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Festival's New Look at 1946 Powell Film
Wife says 'Matter of Life and Death'
was late British director's favorite
San Francisco Chronicle
Front page, Entertainment section
In 1980, when Martin Scorsese introduced her to Michael Powell, Thelma Schoonmaker Powell was married to her job - a workaholic film editor, never married, whose career cast a long shadow over her personal life.
Schoonmaker Powell was 40 that year, and Powell, and Powell, the British director of "The Red Shoes" and "Black Narcissus", was 75.
And yet, Schoonmaker Powell remembers, when Scorsese invited them both to dinner, "I fell in love with (Powell) immediately. He just sort of shocked me and stunned me with his intensity and commitment to life."
For the next 10 years, the Powells were inseperable. They married in 1983, lived for a time in a small cottage in Marin - near the front gates to San Quentin - and collaborated on Powell's two-volume autobiography: "A Life in Movies", which came out in 1987, and "Million Dollar Movie", which Random House publishes this month.
"Every minute of life with Michael was fascinating", Schoonmaker Powell said by phone from New York, where she is editing Scorsese's newest film "Casino". "From the minute he woke up in the morning until he went to sleep at night, that mind was just churning. He had a tremendous sense of humor, a deep understanding of love. It was heaven for 10 years."
Powell died in 1980, and his widow, who won an Oscar for editing Scorsese's "Raging Bull" (1980), has become the living symbol of her husband's legacy. It was Schoonmaker who pushed for the American publication of "Million Dollar Movie", and who, with the help of Scorsese and Hollywood superagent Mike Ovitz, persuaded Columbia Pictures to release Powell's 1946 film, "A Matter of Life and Death", for distribution.
"A Matter of Life and Death" plays at 6:30 p.m. tomorrow at the Castro Theater, where it is billed as a "centerpiece" of the San Francisco International Film Festival, and then continues through next Wednesday at the Castro. Both Schoonmaker Powell and actress Kim Hunter, 72, will appear at tomorrow night's screening.
A whimsical fantasy about love and mortality, "A Matter of Life and Death" (released as "Stairway to Heaven" in the United States) stars David Niven as a World War II British fighter pilot who crash-lands in the English Channel, falls in love with an American radio operator (Kim Hunter) and pleads for his life in a celestial court.
According to Schoonmaker Powell, "A Matter of Life and Death" was Powell's favourite of the films he made with longtime collaborator Emeric Pressburger. A huge hit at the time of its release, the film premiered Nov. 1, 1946 at the Empire Cinema in London, drawing a crowd of 50,000 to Leicester Square. It was Britain's first Royal Film performance.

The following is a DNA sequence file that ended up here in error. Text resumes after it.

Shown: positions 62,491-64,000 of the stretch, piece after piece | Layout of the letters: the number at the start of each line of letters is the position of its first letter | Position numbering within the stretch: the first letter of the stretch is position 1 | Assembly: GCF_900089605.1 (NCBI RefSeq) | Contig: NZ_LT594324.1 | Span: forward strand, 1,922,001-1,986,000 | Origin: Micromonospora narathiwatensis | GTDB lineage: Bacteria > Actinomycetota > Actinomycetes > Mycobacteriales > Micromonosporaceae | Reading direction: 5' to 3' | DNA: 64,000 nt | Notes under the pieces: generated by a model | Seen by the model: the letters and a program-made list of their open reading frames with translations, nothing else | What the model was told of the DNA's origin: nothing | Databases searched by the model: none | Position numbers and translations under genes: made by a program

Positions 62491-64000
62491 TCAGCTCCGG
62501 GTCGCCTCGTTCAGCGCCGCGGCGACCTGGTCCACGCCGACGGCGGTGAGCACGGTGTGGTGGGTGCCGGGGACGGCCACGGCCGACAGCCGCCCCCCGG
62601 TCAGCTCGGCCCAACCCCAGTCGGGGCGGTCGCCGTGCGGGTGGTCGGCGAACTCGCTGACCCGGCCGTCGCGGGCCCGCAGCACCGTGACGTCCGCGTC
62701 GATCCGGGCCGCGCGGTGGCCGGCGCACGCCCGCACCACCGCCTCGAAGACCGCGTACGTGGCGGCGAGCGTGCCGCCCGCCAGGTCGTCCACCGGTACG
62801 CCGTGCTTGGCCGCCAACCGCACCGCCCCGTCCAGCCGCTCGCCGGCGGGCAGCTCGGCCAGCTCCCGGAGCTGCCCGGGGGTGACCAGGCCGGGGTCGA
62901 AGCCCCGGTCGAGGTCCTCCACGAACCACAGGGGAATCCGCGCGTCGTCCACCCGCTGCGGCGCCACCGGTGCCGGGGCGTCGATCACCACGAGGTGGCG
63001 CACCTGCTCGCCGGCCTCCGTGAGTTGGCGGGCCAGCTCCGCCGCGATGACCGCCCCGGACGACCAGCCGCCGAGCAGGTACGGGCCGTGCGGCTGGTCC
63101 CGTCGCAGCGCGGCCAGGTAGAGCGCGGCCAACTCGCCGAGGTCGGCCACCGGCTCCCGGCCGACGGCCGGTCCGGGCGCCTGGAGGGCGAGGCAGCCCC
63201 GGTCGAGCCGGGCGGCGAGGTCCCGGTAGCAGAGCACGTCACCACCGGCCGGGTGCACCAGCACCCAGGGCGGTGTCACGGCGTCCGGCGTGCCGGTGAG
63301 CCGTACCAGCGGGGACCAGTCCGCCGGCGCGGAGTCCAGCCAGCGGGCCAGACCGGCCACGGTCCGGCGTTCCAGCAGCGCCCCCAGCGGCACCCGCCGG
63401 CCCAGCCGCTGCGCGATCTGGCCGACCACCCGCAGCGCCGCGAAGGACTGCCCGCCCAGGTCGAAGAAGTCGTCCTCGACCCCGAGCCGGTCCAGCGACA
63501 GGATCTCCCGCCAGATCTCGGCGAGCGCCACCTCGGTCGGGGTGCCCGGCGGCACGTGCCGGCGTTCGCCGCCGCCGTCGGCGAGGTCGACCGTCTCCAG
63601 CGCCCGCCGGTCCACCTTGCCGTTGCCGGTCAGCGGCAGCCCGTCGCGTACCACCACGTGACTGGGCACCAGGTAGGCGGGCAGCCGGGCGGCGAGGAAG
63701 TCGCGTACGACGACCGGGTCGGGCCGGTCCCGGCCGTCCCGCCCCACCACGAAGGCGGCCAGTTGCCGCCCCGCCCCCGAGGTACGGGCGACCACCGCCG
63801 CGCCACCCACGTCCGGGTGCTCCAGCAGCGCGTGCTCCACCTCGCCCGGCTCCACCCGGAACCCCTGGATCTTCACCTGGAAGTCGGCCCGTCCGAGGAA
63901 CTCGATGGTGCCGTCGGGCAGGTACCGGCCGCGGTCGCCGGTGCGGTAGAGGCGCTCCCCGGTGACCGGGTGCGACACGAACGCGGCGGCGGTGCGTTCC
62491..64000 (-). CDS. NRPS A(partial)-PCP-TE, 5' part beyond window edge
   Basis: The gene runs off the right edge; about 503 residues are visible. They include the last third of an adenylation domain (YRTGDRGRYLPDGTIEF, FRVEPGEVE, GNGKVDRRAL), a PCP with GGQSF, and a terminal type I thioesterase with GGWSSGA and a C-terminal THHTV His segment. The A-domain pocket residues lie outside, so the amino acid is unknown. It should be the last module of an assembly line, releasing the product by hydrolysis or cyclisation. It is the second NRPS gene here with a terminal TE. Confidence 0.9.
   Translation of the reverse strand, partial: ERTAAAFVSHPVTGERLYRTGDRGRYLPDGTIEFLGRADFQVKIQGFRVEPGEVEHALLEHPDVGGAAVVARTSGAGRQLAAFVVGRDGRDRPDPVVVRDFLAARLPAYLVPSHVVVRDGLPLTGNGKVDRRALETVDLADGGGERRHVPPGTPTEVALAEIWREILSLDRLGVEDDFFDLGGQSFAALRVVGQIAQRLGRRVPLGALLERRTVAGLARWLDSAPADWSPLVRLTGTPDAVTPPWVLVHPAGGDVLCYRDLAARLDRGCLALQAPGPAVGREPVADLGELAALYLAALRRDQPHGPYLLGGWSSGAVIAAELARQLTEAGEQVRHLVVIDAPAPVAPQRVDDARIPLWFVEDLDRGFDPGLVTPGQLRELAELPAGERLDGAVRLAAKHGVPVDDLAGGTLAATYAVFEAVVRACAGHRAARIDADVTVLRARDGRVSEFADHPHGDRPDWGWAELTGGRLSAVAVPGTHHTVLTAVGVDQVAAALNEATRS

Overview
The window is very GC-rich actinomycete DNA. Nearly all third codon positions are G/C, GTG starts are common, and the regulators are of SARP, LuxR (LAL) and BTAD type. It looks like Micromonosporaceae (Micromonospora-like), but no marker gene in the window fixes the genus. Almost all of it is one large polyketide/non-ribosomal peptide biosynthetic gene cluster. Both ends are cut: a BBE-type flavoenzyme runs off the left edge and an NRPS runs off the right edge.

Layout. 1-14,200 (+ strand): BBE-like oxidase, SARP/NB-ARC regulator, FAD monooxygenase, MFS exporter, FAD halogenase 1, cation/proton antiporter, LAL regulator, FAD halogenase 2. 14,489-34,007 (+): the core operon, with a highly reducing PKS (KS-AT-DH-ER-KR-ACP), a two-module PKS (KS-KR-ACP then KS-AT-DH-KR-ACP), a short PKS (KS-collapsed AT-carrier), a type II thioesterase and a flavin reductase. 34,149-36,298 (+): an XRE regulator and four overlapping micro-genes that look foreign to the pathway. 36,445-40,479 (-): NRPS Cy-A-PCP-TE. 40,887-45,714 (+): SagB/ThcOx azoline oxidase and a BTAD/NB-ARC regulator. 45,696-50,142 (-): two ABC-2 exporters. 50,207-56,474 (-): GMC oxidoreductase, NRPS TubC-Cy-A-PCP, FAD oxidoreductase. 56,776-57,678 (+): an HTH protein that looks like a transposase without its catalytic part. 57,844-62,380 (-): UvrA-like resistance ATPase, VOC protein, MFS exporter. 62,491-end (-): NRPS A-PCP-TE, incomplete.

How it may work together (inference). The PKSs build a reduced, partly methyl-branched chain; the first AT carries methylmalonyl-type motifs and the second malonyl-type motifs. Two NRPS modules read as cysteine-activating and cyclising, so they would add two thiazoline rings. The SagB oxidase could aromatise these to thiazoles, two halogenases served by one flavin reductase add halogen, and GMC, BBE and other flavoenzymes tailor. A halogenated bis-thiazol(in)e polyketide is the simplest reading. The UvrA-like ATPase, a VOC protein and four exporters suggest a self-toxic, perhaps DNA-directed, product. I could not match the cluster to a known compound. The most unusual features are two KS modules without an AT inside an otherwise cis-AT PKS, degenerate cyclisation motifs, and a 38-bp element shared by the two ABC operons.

IIt was a huge celebration", Schoonmaker Powell says. "The war was just over. Britain had been through a hellish time, and this sort of signaled the end of the war for people."
After "A Matter of Life and Death" Powell made severla more films with Pressburger - who co-wrote and co-produced, while Powell directed - and stayed active until 1960, when he made "Peeping Tom". A dark vision that used cinema as a metaphor for voyeurism and penetration, "Tom" was loathed by the critics and devastated Powell's career.
Powell worked sporadically for several years, but in the mid-'70s, when Scorsese located him during a trip to England, his films were largely forgotten, and he was unable to find work.
"It was a low point in his life", Schoonmaker Powell says. "Michael was living in a cottage in the country - very, very poor and quite forgotten. He had to heat the house with just the wood he could chop."
It was Scorsese, Schoonmaker Powell says, who gave her husband a second life. "He was so excited at meeting Powell and Pressburger that he ran back to America and said, 'I found them!' Michael was brought over to the Telluride Film Festival, and everybody started getting to know about these guys."
In short order, Francis Coppola invited Powell to work at American Zoetrope, his now-defunct Hollywood studio, as director emeritus and resident sage. Film critic and scholar David Thomson asked him to teach at Dartmouth College in New Hampshire, and New York's Museum of Modern Art curated a major 1980 retrospective of the Powell/Pressburger canon.
"That opened people's eyes again", Schoonmaker Powell says. "And then all around the world people started doing retrospectives."
According to Thomson, who became a close friend of Powell's, "Thelma literally enabled Michael to live a few years longer. She certainly made his last years a lot happier than they ever could have been, because Michael needed a lot of looking after at the end.
"By the time he got a volume two [of the autobiography] his eye-sight was so bad that he would dictate it. Thelma would transcribe, and then go through it again with him as an editor."
In the end, Schoonmaker Powell accompanied her husband when his work was honored at film events around the world. "Michael was very lucky that he got to see so much of the resurrection of his work", she says. "For so many artists it can take 200 years for that kind of recognition".
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